We used femtosecond mid-infrared (mid-IR) spectroscopy after the optical trigger pulse to follow specific IR-active vibrational marker modes present at the proton-donor and proton-acceptor sides. The photoacid 8-hydroxy-1,3,6-trisulfonate-pyrene (HPTS) (19-22), when dissolved in deuterated water, changes its pKa after photoexcitation from 6.6 to 0.0 to become a strong acid. In an HPTS-acetate complex, the photoacid will only transfer its deuteron to acetate (with a pKa of 4.8) when excited to the S1 state (Fig. 1 and Scheme 1).

Scheme 1.

The largest changes between the IR spectra of electronic ground-state photoacid and photobase occur in the 1250 to 1600 cm1 frequency range, where vibrational bands of modes with aromatic ring C-O stretching activity are found (23, 24) (Fig. 2). We used the IR-active C=O stretching mode of acetic acid located at 1720 cm1 to monitor when the deuteron arrives at the accepting base over an acetate concentration between 0.25 and 4 M. At the lower concentrations, we observe a competition between deuteron transfer to the solvent and to the base from initially uncomplexed HPTS. At higher concentrations of acetate, we detect dynamics of hydrogen-bonded HPTS-acetate pairs initially prepared in the ground state.

Fig. 2.

(A) Transient spectra of HPTS in D2O (1350 to 1600 cm1) and growing in of acetic acid signal in a 4 M solution of acetate (1650 to 1780 cm1) after femtosecond laser excitation. OD, optical density. (B) Steady-state IR spectra of the photoacid HPTS in D2O (recorded at pD = 5) and its conjugate photobase (recorded at pD = 12) in their electronic ground states. (C) IR spectrum of acetic acid.

We allocate a transient band at 1486 cm1, which appears upon electronic excitation of HPTS within time resolution, to be indicative of the photoacid in the S1 state, and a band at 1503 cm1, which grows in on a time scale of several hundred picoseconds in the case of HPTS in D2O (no acetate added), to be a marker for the deuteron-transferred HPTS (photobase) in the S1 state (Fig. 2) (25). We measure the signals at parallel and perpendicular polarizations to correct for rotational anisotropy decay (time constant is 150 ps, assuming spherical rotational diffusion). The deuteron transfer occurs with a 250-ps time constant, in accordance with previous reports (19).

The transient C=O marker band provides a direct measure of the fraction of acetic acid generated by deuteron transfer, because no other species (HPTS photoacid and photobase or acetate) contributes in this frequency range. For an acetate concentration of 4 M, an initial substantially large contribution to the transient C=O band is generated within our time resolution (150 fs) that does not alter its magnitude and shape significantly within the first 1 to 2 ps. This initial contribution reveals through its dynamics a different microscopic origin than the additional C=O signal that grows in with a time constant depending on acetate concentration.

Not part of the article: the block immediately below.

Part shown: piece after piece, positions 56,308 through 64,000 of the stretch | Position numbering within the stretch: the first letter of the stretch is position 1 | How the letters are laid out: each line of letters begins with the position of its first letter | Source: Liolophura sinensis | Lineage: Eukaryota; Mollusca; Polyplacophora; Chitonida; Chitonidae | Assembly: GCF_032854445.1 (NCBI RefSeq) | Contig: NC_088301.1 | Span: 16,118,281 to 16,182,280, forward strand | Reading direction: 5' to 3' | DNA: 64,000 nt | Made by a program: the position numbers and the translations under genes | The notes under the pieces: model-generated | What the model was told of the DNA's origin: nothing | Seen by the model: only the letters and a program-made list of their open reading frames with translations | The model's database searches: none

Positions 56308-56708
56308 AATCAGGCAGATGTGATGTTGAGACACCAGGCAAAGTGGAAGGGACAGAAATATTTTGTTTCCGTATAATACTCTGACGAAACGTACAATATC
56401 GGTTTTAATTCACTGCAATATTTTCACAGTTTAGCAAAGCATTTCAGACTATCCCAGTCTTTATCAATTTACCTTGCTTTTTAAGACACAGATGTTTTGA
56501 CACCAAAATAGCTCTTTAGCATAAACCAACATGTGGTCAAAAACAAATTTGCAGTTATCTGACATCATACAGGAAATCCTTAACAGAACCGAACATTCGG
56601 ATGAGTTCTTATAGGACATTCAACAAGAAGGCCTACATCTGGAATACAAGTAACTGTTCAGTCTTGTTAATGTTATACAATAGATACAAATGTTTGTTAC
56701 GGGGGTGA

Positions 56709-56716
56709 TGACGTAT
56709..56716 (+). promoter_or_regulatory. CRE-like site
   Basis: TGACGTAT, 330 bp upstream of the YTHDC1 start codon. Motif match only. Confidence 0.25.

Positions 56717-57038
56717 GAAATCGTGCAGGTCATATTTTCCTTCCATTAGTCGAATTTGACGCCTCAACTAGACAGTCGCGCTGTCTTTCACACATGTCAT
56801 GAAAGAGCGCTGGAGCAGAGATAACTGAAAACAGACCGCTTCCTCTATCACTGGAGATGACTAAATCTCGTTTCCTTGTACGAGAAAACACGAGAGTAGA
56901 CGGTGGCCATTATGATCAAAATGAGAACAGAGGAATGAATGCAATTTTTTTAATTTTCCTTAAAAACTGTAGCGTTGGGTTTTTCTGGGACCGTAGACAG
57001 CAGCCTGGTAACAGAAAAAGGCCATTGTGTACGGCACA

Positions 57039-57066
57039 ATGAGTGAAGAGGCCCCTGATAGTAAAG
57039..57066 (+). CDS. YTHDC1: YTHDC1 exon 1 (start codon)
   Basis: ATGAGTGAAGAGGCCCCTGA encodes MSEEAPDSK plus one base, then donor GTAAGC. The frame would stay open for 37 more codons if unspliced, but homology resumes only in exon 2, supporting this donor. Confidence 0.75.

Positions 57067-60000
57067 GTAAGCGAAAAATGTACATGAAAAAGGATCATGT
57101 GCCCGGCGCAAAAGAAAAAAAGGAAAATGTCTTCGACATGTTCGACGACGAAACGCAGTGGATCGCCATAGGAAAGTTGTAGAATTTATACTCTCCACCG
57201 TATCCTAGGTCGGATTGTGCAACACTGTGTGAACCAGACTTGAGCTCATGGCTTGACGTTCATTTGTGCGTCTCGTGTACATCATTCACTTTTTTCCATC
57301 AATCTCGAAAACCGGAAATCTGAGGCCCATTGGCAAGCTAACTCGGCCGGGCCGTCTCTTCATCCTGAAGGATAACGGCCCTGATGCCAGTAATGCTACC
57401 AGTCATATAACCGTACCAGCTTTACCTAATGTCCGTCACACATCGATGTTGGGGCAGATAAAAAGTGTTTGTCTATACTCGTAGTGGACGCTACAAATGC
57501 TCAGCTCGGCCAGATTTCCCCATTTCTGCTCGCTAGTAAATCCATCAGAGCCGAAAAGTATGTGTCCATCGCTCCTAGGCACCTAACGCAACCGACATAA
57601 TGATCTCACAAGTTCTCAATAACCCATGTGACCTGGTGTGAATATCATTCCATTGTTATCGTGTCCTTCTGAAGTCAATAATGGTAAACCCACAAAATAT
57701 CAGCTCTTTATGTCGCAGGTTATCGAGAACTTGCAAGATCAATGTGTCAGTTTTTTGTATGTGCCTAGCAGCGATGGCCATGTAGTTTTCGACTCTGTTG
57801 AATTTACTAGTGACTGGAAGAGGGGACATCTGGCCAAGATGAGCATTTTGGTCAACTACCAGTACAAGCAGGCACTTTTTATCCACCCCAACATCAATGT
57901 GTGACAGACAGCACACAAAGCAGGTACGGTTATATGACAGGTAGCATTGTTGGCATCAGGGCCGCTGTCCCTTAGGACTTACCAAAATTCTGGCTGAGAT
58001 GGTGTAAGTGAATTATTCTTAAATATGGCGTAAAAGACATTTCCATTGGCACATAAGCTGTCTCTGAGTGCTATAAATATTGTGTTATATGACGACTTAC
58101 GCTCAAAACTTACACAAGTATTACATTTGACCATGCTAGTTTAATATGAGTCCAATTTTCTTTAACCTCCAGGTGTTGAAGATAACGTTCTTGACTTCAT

We ascribe this initial component of the transient C=O stretching band signal to the fraction of HPTS molecules that form a hydrogen-bonded complex with acetate when HPTS is in the ground electronic state. This fraction transfers its deuteron, after electronic excitation, to the associated acetate within our time resolution. When comparing the magnitude of the initial component relative to the total C=O signal that is generated [relative fractions are 0.54 for 4 M, 0.39 for 2 M, 0.24 for 1 M, and 0.11 for 0.5 M acetate; no detectable fraction was observed for 0.25 M acetate (Fig. 3)], we derive a complexation constant for HPTS and acetate of 0.28 (26). This bimolecular reaction rate is at least one order of magnitude larger than the rate previously reported (21) and likely originates from a HPTS-acetate “tight” complex observed at high acetate concentrations, made up by a direct hydrogen bond between the photoacid (A) and the base (B) of the type AH+···B, with water solvent molecules present only in the outer sphere of the complex. Direct hydrogen-bonded complexes are typical of relatively nonpolar environments not rich with water molecules. Aqueous solutions of acetate salts in excess of 1 M concentration appear to resemble water-deficient environments as far as their solvation abilities are concerned. At lower concentrations of acetate salts, aqueous solutions retain their bulk properties and fully solvate the acid and base molecules.